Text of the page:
Sadie, a retired Amish buggy horse, is treated for neurologic disease
July 19, 2022
When Tracie Karonis of Lovettsville, Virginia arranged for her 25 year old Standardbred mare Sadie to get her annual vaccinations, she didn’t anticipate an emergency visit to the Marion duPont Scott Equine Medical Center (EMC).
Mia Lee of Solstice Equine arrived at the farm to administer vaccinations and witnessed Sadie fall down in her stall. Sadie showed symptoms of severe neurological issues and hind end weakness in addition to a spiked temperature and a high respiratory rate and effort. Lee immediately referred Sadie to the EMC for emergency neurologic evaluation, treatment, and care.
Clinical assistant professor of equine medicine Krista Estell and her clinical support team performed a thorough neurologic exam, noting Sadie’s behavior and mentation, posture, muscle symmetry, stance, and tail and anal tone. Sadie was extremely sensitive to palpation of her cervical spine, was reticent to turn or lift her head bilaterally, and had an abnormal stance.
During the full gait analysis, Estell noted that Sadie displayed proprioceptive deficits in her hindlimbs and had difficulty turning without swinging her hind legs; her body couldn’t sense movement, action, and location well. Her front limbs also showed deficits with hypermetria, a coordination and balance muscle disorder characterized by overreaching.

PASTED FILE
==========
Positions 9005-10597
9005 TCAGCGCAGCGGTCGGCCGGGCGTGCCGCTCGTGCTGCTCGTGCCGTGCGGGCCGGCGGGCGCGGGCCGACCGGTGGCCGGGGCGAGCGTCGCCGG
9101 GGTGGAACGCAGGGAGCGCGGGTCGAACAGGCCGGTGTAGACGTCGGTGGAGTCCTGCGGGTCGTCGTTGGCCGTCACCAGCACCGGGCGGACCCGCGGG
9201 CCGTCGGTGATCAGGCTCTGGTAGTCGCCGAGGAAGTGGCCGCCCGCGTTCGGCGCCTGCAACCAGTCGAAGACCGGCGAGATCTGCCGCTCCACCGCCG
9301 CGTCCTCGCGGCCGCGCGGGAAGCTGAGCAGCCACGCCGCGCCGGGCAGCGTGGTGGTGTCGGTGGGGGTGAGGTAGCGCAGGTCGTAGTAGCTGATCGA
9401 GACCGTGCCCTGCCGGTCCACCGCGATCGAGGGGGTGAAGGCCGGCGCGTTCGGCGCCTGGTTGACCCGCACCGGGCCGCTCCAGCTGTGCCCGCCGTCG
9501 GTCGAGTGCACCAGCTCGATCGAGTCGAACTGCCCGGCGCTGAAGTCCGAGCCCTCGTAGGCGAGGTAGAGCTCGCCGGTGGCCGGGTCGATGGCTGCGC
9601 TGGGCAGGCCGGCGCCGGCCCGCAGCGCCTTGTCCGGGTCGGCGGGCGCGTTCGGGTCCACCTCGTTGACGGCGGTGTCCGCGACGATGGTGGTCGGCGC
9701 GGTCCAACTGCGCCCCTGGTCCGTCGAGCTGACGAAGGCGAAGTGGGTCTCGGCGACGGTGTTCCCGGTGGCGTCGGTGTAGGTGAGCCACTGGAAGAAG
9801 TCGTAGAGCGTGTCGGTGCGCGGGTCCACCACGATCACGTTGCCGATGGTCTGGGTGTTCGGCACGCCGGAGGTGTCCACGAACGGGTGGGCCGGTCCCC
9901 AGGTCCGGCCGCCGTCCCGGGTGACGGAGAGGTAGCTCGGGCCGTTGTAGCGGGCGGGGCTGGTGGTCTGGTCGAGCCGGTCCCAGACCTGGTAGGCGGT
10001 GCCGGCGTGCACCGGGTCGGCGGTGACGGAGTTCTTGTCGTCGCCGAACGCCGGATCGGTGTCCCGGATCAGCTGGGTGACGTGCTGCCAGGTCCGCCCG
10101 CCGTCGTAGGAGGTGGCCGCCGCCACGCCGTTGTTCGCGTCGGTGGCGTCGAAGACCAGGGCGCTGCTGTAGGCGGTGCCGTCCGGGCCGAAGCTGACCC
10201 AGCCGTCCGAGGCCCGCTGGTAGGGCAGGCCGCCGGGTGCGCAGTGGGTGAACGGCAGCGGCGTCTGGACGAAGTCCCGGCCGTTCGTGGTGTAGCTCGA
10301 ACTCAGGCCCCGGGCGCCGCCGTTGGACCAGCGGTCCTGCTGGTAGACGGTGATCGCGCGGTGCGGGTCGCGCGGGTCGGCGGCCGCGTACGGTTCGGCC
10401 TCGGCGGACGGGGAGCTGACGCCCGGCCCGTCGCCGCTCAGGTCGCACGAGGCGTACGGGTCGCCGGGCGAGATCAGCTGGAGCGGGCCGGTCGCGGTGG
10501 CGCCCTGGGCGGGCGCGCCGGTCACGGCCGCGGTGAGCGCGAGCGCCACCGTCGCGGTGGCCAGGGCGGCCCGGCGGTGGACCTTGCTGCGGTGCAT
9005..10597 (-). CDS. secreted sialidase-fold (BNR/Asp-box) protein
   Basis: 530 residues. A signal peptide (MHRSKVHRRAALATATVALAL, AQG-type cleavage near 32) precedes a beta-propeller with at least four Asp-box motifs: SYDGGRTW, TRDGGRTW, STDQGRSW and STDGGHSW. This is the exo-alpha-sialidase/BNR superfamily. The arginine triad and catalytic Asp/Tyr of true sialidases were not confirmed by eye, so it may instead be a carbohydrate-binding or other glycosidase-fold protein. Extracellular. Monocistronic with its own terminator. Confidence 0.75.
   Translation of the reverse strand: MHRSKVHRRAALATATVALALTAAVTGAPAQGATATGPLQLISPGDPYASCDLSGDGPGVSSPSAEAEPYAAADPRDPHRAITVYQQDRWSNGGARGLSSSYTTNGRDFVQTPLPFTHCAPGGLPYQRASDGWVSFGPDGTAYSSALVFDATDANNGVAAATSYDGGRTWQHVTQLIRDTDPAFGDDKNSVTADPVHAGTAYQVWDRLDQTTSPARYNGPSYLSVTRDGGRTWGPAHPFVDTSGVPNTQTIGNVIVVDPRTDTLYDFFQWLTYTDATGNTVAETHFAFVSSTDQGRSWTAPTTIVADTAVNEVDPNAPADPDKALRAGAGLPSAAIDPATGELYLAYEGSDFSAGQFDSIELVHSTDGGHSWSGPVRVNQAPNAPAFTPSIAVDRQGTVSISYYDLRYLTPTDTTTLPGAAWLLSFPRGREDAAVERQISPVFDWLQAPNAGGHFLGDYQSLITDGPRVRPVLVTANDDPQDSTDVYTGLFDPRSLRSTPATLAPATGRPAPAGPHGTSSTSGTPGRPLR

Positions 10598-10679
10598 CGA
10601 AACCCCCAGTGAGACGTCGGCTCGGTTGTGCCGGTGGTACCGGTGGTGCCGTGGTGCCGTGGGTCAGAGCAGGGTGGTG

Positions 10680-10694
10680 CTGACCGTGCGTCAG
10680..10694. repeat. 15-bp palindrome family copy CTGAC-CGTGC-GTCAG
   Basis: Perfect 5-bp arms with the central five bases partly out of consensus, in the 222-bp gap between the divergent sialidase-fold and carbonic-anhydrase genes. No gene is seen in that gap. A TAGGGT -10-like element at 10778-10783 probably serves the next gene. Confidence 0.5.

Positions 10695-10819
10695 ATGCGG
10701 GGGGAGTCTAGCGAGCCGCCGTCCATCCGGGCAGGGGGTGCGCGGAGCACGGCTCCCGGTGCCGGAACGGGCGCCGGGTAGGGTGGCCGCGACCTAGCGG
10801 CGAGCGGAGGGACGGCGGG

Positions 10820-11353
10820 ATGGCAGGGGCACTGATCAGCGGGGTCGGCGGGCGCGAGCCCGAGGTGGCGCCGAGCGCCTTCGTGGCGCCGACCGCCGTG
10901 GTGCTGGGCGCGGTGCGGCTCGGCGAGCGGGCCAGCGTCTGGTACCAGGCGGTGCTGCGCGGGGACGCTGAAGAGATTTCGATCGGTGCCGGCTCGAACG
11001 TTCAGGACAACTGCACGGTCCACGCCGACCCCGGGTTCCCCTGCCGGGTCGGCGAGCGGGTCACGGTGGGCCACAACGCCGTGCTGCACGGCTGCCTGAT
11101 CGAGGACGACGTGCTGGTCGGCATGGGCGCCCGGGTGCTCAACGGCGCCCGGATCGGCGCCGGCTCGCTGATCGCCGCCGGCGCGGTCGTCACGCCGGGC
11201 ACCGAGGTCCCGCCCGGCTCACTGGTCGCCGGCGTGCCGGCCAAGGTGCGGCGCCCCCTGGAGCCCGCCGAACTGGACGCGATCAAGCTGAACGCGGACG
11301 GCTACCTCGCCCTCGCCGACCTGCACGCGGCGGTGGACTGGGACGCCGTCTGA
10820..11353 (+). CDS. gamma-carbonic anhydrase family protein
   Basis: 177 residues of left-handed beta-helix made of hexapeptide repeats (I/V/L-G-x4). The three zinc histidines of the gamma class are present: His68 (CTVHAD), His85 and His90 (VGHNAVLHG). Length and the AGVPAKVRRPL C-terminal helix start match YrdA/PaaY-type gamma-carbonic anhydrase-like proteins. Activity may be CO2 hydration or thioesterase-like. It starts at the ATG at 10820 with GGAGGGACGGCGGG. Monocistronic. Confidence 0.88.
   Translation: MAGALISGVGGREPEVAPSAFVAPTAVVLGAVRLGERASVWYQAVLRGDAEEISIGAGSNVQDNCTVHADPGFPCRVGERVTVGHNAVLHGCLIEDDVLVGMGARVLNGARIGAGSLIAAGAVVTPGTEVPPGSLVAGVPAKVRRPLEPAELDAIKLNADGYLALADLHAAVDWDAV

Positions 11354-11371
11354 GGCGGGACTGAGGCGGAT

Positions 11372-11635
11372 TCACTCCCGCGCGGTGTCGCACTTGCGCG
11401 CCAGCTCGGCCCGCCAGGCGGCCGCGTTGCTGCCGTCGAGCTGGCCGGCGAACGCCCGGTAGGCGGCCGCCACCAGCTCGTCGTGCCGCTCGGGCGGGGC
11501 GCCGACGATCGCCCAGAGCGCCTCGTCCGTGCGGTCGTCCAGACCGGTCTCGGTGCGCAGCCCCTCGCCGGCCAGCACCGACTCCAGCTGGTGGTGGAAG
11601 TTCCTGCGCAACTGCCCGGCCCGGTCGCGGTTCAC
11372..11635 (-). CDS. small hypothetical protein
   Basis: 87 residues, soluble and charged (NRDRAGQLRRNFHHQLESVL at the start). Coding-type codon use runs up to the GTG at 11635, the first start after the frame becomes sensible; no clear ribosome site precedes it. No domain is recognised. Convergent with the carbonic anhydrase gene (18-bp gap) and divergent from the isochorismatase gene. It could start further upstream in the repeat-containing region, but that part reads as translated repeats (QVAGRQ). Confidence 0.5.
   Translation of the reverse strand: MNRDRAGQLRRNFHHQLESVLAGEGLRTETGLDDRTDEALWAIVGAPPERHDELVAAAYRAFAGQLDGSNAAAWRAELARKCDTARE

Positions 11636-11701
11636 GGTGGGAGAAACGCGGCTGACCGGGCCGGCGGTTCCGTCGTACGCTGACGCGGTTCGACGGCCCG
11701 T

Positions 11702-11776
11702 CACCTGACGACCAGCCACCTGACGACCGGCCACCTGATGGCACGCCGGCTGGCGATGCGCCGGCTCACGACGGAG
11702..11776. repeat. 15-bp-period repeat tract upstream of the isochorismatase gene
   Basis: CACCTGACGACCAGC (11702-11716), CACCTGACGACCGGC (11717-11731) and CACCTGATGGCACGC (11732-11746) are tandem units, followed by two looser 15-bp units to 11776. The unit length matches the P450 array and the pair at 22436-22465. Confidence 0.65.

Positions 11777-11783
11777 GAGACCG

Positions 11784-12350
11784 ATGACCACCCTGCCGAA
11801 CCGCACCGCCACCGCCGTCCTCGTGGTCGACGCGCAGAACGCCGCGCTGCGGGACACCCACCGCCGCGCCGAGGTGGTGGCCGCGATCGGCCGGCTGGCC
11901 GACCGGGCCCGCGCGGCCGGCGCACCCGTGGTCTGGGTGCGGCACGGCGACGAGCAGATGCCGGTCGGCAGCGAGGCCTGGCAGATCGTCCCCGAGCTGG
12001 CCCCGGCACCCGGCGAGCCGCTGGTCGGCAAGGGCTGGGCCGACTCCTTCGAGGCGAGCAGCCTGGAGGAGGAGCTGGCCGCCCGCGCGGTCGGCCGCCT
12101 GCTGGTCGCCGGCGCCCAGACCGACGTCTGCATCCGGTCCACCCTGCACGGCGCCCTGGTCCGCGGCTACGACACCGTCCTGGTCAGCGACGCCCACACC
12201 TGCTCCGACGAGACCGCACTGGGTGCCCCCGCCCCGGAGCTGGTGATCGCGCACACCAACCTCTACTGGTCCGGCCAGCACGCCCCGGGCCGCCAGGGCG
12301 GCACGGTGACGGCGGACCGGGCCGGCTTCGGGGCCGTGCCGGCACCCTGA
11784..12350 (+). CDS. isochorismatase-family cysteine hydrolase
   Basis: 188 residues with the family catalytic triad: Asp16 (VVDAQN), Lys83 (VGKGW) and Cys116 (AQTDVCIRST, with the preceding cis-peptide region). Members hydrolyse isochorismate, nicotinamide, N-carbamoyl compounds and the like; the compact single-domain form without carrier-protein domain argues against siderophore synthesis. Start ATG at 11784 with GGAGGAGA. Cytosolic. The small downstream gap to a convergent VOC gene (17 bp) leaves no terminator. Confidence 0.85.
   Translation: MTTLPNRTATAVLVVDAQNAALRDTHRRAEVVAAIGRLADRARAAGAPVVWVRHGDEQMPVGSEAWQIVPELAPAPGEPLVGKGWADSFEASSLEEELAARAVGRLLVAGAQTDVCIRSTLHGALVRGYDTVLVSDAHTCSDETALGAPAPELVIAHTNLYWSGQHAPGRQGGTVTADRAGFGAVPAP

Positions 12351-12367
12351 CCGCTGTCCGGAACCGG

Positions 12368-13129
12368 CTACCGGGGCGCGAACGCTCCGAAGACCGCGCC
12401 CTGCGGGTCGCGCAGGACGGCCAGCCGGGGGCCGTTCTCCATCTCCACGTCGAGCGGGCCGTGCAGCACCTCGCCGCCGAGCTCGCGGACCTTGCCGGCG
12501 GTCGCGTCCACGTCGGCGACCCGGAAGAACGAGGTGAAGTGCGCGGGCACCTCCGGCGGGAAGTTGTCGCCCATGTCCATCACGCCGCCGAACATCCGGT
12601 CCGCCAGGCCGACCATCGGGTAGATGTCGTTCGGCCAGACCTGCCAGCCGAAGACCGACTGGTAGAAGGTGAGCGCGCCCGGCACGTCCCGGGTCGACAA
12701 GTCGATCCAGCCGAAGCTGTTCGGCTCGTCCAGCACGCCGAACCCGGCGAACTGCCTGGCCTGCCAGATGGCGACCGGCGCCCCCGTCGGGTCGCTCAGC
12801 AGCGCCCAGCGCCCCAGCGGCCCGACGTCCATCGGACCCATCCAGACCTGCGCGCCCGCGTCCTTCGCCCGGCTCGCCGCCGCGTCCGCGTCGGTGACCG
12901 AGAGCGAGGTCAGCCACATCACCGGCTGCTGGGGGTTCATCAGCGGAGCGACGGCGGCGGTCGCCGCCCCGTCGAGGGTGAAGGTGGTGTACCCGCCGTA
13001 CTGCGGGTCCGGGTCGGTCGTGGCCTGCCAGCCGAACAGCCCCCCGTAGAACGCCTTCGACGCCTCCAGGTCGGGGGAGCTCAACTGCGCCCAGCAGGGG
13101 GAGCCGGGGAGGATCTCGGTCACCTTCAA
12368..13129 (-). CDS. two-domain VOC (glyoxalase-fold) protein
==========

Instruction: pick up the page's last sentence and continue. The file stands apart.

Sadie tested negative for EHV-1, but her blood work revealed an elevated blood cell count and other abnormalities, indicating chronic inflammation and infection, possibly attributed to a tick-borne disease. Ultrasound of Sadie’s lungs showed that she might also be suffering from bronchopneumonia.
It was apparent that Sadie needed to be admitted for hospitalized treatment. She slowly walked into the EMC’s ‘Just Java’ Neuro Stall, which is part of the Biosecurity Level Two Isolation Unit. This specialized facility is designed to house unstable patients like Sadie. The double-size stall with fully padded walls, non-slip flooring, and an overhead sling system keeps patients safely on their feet and protected from further injury during their treatments.
Sadie was started on continuous intravenous fluid therapy, systemic antibiotics and anti-inflammatories, and vitamin E and EPM-specific treatment. She was placed in the Center’s Anderson sling for the first 48 hours of treatment, and overnight she remained quiet and comfortable. After 24 hours, she was brighter and more comfortable, and her respiratory rate and effort were markedly improved. She was walked into the building for thoracic radiographs, and Estell noted that her neurologic deficits had also improved.
Karonis was thrilled, as Sadie is very special to her. In a past life, Sadie worked hard as a “school bus” buggy horse in Indiana, ferrying her young charges to school and back each day. Now, at 25, her past work life has taken a physical toll.
Tracie Karonis shared, “Sadie and I had an immediate and deep connection from the first moment we met last September. Maybe because we are both survivors, she has been through a lot in her life and still kept an open heart. Her loving, kind, and fearless nature amazes me daily – she truly is my heart!”
After five days of hospitalization, Sadie was bright and stable, and her physical exam was within normal limits. She was ready to return home for continued treatment under the care of her loving owner, who said of the experience, “The care that Sadie received at the Equine Medical Center was top-notch. They were able to stabilize, assess, and identify her lung condition, and give us an excellent treatment plan for further care at home. She especially enjoys her inhaler!”
» Learn more about emergency and critical care services available at the center.
Written by Sharon Peart, Marion duPont Scott Equine Medical Center